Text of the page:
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HIMALAYAN SCHOOL OF SCIENCE & TECHNOLOGY

SWAMI RAMA HIMALAYAN UNIVERSITY


Swami Ram Nagar, Jolly Grant, Doiwala, Dehradun

CASE STUDY
ON
Stream Adaptation

Submitted To: Submitted By:

Mrs. Himanshi Aggarwal Name: Riya Yadav


(DD1611303006)
History
Adaptive bit rate over HTTP was created by the DVD Forum at the WG1 Special Streaming group in
October 2002. The group was co-chaired by Toshiba and Phoenix Technologies, The expert group count
with the collaboration of Microsoft, Apple Computer, DTS Inc., Warner Brothers, 20th Century Fox, Digital
Deluxe, Disney, Macromedia and Akamai. The technology was originally called DVDoverIP and was an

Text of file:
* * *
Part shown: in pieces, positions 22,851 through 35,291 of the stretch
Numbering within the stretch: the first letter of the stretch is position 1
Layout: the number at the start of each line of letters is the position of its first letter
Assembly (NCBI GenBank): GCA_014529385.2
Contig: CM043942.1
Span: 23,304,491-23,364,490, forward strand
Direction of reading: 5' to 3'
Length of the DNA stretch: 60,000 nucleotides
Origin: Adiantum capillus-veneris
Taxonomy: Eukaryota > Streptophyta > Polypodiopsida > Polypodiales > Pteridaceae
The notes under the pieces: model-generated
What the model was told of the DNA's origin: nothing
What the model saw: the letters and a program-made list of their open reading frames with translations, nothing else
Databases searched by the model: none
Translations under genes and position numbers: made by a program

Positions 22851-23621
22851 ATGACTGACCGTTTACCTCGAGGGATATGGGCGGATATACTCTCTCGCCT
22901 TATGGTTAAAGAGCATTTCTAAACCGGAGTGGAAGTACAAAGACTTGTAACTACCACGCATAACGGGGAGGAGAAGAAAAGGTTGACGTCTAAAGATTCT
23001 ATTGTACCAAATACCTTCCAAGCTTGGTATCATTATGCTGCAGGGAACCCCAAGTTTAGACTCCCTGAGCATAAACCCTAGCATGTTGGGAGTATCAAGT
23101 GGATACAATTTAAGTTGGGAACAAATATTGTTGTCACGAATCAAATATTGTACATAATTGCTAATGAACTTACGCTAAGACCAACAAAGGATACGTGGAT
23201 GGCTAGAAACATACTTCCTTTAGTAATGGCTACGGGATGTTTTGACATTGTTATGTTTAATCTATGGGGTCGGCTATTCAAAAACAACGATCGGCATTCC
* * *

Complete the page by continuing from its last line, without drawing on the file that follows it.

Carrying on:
integral effort of the DVD ENAV book.[16] The concept came from storing MPEG-1 and MPEG-2 DVD TS
Sectors into small 2KB files, which will be served using an HTTP server to the player. The MPEG-1 segments
provided the lower bandwidth stream, while the MPEG-2 provided a higher bit rate stream. The original
XML schema provided a simple playlist of bit rates, languages and url servers. The first working prototype
was presented to the DVD Forum by Phoenix Technologies at the Harman Kardon Lab in Villingen
Germany.

Implementations
MPEG-DASH
MPEG DASH stands for Dynamic Adaptive Streaming over HTTP. Similar to HDS and HLS, MPEG DASH is a
video delivery technology standard; a method of delivering live streams over the internet in real-time
with the goal of delivering the best quality content with the fewest dropouts and least possible